No Time Bar for Cybersquatting Claims Under UDRP

Headline in TheDomains.com, June 18, 2016: "Wow: 20 Year Old Domain Name WorldTradeCenter.com Lost in UDRP." For those who don't follow UDRP decisions carefully this may elicit, how can this be? Well, surprised or not, and assuming complainant has priority in the string of characters that is both a domain name and a trademark... delay is not a factor in prevailing on cybersquatting claims when there is an alignment of other factors... more»

Brexit Could Impact EU Domain Registrants

The current policies for .eu domain name registration restrict registration to organisations, businesses and individuals that meet certain criteria. In order to get a .eu domain name you need to be resident within the EU, Norway, Iceland or Liechtenstein. This is laid out in the current policy... Post-Brexit it is unclear whether UK registrants will still qualify to hold their .eu domains. more»

The Popularity of .co (not .com) Domain Name Disputes

One of the most popular top-level domains under the Uniform Domain Name Dispute Resolution Policy (UDRP) is not even a gTLD (generic top-level domain). It's a ccTLD: .co, the country-code top-level domain for Colombia, in South America. Based on statistics at WIPO as of this writing, 29 .co domain names have been the subject of UDRP disputes this year, making it the most-disputed ccTLD under the popular domain name dispute policy. more»

Statutory Remedies for UDRP Grievants

The U.S. is unusual in that grievants of a UDRP award have a statutory remedy from an adverse UDRP award, namely an action for declaratory judgement under the Anticybersquatting Consumer Protection Act (ACPA). The action is not an appeal, but a de novo assessment of the parties' rights, either that the domain name holder is cybersquatting or its registration was lawful. Under U.S. law UDRP awards are not treated as arbitration awards subject to the Federal Arbitration Act but as new disputes. more»

The DotBible Litmus Test for Domain Name Dispute Panelists

A dispute policy for the new '.bible' top-level domain name requires panelists who agree to hear cases to affirm that they "enthusiastically support the mission of American Bible Society" and that they "believe that the Bible is the Word of God which brings salvation through Christ." The DotBible Community Dispute Resolution Policy appears to be the first domain name dispute policy that requires panelists to take a religious oath - or, for that matter, an oath other than anything related to maintaining neutrality. more»

7 Key Questions to Ask When Choosing a Domain Name Extension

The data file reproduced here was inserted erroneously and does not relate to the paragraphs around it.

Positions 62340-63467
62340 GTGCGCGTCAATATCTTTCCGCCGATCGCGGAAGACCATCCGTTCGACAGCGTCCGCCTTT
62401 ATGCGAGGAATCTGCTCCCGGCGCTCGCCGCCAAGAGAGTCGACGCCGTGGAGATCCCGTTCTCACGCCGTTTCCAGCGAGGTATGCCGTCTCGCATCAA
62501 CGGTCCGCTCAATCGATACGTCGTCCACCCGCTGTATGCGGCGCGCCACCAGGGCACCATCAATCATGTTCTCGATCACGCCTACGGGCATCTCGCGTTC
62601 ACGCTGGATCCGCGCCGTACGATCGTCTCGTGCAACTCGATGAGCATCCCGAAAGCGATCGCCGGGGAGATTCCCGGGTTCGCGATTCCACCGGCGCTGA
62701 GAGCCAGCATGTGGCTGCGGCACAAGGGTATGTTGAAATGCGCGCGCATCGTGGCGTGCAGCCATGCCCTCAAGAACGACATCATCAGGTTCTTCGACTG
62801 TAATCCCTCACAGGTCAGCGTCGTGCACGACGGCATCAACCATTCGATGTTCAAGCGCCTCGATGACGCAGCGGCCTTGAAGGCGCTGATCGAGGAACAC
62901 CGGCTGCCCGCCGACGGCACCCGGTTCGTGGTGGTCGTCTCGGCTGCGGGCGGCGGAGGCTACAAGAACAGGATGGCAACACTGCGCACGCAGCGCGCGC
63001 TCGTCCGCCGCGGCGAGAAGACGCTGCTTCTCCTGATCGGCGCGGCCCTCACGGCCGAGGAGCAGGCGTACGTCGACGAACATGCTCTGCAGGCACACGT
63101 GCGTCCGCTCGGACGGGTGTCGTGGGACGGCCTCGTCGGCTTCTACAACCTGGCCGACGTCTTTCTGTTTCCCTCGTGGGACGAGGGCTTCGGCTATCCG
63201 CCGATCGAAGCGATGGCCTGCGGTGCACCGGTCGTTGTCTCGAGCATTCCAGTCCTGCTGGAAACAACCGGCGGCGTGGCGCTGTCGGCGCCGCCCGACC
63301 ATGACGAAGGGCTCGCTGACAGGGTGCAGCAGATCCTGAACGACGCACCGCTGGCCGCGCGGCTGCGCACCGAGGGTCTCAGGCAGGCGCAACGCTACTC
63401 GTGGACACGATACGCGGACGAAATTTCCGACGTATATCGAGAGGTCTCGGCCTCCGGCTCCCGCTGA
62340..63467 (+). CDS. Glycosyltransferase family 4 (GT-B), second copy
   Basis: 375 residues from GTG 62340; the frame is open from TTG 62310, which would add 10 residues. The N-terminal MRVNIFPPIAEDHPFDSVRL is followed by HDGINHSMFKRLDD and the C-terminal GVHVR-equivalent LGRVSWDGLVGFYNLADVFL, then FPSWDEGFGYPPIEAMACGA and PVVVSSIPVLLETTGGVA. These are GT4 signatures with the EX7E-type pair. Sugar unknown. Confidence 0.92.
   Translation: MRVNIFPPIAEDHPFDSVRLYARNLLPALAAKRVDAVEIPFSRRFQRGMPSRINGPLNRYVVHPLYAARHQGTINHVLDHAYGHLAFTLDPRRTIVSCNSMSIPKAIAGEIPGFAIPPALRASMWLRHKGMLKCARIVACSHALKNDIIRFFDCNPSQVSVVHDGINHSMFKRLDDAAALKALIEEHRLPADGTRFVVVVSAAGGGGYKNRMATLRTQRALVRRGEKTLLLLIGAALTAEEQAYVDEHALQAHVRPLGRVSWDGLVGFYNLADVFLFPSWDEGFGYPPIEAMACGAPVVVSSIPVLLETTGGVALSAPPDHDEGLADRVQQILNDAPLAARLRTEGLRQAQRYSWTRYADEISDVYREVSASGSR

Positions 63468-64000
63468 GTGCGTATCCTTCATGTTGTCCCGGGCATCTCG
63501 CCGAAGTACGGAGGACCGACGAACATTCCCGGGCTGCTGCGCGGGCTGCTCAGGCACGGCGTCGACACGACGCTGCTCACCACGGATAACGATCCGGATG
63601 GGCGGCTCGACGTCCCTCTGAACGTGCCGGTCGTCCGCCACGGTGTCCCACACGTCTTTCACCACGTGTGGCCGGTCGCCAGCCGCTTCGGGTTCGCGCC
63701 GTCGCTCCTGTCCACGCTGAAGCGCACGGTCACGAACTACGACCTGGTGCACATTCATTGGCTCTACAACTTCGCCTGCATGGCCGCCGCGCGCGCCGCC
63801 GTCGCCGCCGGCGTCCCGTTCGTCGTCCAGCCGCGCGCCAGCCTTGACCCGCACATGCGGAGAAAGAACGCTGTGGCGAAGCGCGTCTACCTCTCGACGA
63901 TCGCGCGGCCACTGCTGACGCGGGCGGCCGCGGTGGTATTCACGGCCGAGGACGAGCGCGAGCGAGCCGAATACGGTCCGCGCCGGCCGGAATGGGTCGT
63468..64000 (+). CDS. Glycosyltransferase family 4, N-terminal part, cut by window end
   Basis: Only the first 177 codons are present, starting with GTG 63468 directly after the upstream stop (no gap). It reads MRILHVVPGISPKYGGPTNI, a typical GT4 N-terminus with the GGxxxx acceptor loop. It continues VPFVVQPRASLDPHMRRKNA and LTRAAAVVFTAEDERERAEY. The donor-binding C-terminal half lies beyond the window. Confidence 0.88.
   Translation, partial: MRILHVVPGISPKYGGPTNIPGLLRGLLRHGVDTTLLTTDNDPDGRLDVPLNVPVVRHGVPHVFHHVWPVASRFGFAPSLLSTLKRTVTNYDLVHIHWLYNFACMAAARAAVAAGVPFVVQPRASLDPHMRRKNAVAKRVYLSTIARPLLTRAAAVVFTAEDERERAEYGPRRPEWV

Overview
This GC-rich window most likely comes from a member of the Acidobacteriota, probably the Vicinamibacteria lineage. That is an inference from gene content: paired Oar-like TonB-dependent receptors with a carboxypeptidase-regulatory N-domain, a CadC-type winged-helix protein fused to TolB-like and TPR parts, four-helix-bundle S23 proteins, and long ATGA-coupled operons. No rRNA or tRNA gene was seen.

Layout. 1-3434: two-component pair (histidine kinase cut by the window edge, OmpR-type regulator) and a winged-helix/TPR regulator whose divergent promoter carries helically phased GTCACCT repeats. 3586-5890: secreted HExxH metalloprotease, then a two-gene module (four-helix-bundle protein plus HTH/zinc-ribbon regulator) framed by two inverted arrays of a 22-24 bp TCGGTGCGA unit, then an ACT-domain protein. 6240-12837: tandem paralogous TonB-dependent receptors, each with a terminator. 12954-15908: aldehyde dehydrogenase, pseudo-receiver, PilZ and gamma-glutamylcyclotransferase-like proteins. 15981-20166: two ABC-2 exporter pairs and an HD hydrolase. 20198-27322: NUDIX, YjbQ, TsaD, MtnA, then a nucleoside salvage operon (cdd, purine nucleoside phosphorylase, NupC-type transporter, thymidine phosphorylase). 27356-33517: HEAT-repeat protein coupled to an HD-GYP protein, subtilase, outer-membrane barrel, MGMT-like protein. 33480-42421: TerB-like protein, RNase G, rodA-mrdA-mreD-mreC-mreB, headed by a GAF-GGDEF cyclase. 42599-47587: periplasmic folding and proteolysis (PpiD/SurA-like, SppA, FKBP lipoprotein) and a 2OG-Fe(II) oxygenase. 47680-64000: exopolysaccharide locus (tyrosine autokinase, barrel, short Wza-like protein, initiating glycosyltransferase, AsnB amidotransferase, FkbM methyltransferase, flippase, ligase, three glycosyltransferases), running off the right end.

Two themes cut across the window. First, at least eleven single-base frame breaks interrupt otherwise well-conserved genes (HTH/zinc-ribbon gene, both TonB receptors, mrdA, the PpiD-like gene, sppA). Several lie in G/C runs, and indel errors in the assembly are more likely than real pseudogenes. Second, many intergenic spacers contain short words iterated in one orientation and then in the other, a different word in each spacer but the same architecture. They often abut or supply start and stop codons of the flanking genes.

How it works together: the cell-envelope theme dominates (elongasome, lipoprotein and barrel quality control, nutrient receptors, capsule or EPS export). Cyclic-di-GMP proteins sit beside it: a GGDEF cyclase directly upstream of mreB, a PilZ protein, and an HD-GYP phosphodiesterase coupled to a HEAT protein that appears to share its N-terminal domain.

In the last three years, almost 1,000 new generic top-level domains (new gTLDs) have entered the market, increasing the previous 22 options for generic domain name extensions, like .com, .net and .org, by almost 5,000 percent. While expanded choice can be good for consumers, small businesses and website owners may be overwhelmed by the many different options and have a lot of questions about which domain extension is right for them or their brand. Recently I spoke with editors at WIRED about what their readers should ask themselves when determining how to choose the right domain name and it came down to the following seven key questions. more»

News Briefs

ICANN Publishes gTLD Statistics and Trends Report, Asks for Community Feedback

12 Million New Domains Registered in Frist Quarter 2016, Total Domains Reach 326.4 Million Worldwide

ICANN Says It Will Not Get Directly Involved With Infringing Domains

ICANN to Extend Verisign .COM Registry Contract for Another Six Years

Neustar Announces Intention to Separate Into Two Independent and Publicly Traded Companies

Sweden Makes its TLD Zone File Publicly Available

PirateBay Domains to Be Handed over to the State, Swedish Court Rules

China's Draft Rule Targets Domain Name Supervision, Could Limit Access to Foreign Sites

WIPO Reports Rise in Cybersquatting Cases, Triggered by New gTLDs

TLD Operators Should Not Police Content, Says EFF

Facebook-owned Instagram Wants Domain Deal Upheld

Close to 3.1 Million Domain Names Registered in the Third Quarter of 2015

Sony Uses Brand TLD '.sony' for Bond Game Site

Harm Caused by Typosquatting Is Still Modest, Research Suggests

Newly Released "Domain Name Arbitration" Book Offers Guide for Navigating UDRP

Megaupload Domains Seized by FBI Now Link to Scam Ads and Malware Due to Renewal Failure

FTC Puts Burden Back on ICANN Concerning .Sucks Dilemma

China's New Law Could Severely Damper Domain Name Registrations

2017, Year of Consolidation for Domain Name Market, AFNIC Study Suggests

Placing New Domain Names in Temporary "Penalty Box" Could Deter Malicious Use, Says Paul Vixie